Movie still from 2017's "I Don't Feel at Home in This World Anymore."

    I Don't Feel at Home in This World Anymore        

March 13, 2017

Directed by

Macon Blair



Melanie Lynskey

Elijah Wood

David Yow

Jane Levy

Devon Graye

Christine Woods

Robert Longstreet





Released in



Running Time

1 Hr., 36 Mins.

Melanie Lynskey has more appeal in her left thumb than, say, Jennifer Lawrence post 2016 Golden Globe win, because her everywoman charms are so easygoing.  Whereas JLaw is movie star beautiful, an earner of $46 million per year, and, arguably, the most famous actress in the world, Lynskey, who looks like your favorite middle school teacher, doesn’t have to assure us that she’s as stereotypically “normal” as a friendly neighbor. Naturalism comes easy for an actress of her stature because she’s all acting muscle and no done-up flash – never for a second do we feel as though we’re watching a superstar pretending to be as real as you or me.  In many of her performances, Lynskey is so convincing as an average Josephine that we sometimes forget that she’s one of the most talented character actresses working today.  


While most of the parts she’s undertaken in her long career have usually required her to be a colorful supporting character (and sometimes even the best thing in a subpar film), 2017’s I Don’t Feel at Home in This World Anymore, an off-kilter, comedic crime thriller, allows her to lead the way as an ordinary woman forced to be extraordinary after her life goes from mundane to dangerous in an unpredicted snap.  


The film, serving as the writing and directing debut of Macon Blair, is sometimes slight and is maybe even too tonally unwieldy to work soundly.  But Lynskey is ceaselessly amiable, and there’s an undeniable joy in seeing her channel Charlie Bronson like it’s no big deal.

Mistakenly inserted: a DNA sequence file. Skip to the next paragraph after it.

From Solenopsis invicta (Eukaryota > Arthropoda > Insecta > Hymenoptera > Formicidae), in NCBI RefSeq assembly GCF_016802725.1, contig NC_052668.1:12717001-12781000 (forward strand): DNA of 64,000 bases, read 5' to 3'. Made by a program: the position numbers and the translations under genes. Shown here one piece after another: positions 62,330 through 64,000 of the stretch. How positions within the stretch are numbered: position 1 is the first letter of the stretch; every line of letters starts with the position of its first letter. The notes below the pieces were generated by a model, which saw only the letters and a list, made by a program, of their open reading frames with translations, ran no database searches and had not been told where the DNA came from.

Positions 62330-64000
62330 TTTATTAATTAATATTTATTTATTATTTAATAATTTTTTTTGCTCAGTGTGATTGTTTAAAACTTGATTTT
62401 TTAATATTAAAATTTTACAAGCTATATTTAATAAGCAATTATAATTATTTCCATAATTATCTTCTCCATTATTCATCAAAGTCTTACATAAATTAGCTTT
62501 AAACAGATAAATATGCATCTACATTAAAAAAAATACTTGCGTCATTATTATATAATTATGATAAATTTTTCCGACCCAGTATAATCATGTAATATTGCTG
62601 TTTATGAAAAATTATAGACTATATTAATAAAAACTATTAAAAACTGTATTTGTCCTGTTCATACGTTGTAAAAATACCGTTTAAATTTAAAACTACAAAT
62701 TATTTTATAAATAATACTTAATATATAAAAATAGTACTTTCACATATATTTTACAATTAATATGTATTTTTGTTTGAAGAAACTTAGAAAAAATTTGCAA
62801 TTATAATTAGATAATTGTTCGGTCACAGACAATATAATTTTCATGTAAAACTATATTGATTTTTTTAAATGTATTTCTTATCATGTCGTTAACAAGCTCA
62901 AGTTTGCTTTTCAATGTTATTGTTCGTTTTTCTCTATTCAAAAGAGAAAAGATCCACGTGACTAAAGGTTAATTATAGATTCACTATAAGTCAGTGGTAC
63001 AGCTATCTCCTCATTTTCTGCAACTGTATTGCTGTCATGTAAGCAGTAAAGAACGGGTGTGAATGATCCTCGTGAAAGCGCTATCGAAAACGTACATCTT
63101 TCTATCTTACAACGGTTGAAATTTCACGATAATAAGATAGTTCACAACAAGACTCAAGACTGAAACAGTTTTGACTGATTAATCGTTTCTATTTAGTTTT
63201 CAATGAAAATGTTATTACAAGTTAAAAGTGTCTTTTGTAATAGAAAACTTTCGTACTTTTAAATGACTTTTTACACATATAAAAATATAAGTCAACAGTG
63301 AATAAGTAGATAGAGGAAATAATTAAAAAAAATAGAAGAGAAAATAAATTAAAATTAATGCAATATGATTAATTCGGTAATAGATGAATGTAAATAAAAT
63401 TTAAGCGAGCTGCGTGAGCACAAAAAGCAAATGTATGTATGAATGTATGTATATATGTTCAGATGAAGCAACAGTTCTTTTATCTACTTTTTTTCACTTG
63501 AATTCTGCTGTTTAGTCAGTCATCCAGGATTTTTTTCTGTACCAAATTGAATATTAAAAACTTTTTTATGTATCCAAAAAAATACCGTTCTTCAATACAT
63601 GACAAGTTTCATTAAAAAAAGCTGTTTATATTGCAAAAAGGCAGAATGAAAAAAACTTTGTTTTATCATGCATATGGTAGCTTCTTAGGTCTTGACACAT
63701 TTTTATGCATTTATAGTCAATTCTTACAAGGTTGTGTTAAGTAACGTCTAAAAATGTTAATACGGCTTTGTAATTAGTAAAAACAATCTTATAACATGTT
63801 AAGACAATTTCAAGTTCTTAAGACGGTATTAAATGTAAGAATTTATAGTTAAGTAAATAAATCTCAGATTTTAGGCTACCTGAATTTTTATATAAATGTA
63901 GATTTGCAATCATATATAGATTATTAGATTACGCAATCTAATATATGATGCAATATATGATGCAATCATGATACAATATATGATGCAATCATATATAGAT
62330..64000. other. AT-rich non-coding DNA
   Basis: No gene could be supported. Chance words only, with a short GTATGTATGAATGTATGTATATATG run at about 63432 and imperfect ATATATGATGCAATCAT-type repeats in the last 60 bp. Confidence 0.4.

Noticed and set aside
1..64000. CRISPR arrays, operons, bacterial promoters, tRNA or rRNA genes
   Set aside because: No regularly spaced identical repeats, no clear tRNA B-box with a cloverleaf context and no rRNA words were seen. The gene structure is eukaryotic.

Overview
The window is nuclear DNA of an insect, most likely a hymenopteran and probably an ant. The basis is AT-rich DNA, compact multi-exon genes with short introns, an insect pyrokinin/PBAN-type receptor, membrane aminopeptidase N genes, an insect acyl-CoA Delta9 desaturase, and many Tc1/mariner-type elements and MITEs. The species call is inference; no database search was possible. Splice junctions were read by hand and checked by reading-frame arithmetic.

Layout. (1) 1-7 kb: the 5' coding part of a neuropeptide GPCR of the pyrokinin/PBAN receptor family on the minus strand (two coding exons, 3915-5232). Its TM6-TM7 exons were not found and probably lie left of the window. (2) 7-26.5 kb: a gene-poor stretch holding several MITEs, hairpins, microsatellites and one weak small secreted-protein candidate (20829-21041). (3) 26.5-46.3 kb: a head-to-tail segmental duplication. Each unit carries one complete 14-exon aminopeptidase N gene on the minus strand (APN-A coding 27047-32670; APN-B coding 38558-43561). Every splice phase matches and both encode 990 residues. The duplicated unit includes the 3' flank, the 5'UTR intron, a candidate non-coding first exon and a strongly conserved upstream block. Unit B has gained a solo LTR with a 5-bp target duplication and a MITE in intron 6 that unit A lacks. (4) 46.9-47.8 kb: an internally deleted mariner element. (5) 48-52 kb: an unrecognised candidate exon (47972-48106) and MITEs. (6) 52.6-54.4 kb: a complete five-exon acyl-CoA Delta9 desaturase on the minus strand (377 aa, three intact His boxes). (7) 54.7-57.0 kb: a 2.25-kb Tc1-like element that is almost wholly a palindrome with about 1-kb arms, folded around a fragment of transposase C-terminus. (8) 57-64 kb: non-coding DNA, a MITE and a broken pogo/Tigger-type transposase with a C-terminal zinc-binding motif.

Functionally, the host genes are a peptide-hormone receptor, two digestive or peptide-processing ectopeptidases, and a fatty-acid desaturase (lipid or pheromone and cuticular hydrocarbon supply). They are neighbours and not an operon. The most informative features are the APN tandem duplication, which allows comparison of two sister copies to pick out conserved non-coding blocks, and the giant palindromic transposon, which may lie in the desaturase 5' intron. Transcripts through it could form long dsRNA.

In I Don’t Feel at Home in This World Anymore, Lynskey is Ruth Kimke, a mild-mannered nursing assistant who loses all sight of herself after her home is robbed.  Though only her laptop and her grandmother’s priceless collection of silver have been stolen, Kimke finds herself inching toward a complete breakdown.  The police are useless in helping her retrieve the items, and she starts to feel pangs of existential despair the more she thinks about how easily pieces of someone’s identity can be taken.  Worst of all, the burglary pushes her to break free of her prison of reticence, and having to overcome comfortable anonymity doesn’t suit her well.


Initially, the movie seems to be headed in the direction of the commonplace character study that sees a seemingly stable character psychologically spiral out of control after something traumatic happens to them.  But I Don’t Feel at Home in This World Anymore genuinely surprises the more it develops, the banality of it all suddenly turning explosive after Kimke decides to take matters into her own hands and track down her stolen items for herself.  Teaming up with an oddball neighbor named Tony (Elijah Wood), who seems straight out of a Chuck Norris vehicle, she transforms herself into a quasi vigilante but unknowingly gets herself into a shitstorm of trouble when it turns out that the perpetrators are much more dangerous than your usual small-time crooks.


Because it’s a commixture of different genres – social satire, black comedy, revenge flick, action thriller, and crime drama – I Don’t Feel at Home in This World Anymore is uneven and varies in its capability to compel (though its off-the-wall humor generally prospers, particularly in the constructing of secondary characters).  But Lynskey and co-star Wood are faithfully uninhibited, and one of the film’s pleasures is watching them portray fairly normal characters who have to wear their best action hero costumes in order to stay alive in the midst of the potentially lethal situation they run into.


Many critics are touting I Don’t Feel at Home in This World Anymore as an understated exploration of gender dynamics in the U.S. and maybe even a commentary regarding the societal angers to have come along in the face of the recent election.  Perhaps Blair is going for some sort of cinematic reflection of the times.  So maybe I’m shallow in my viewing of the feature – even in the aftermath of its 96 minutes, I continue to see it merely as an unhinged, curious take on the revenge movie.  And it’s likely that you’ll best enjoy it filtered through that lens, too.  B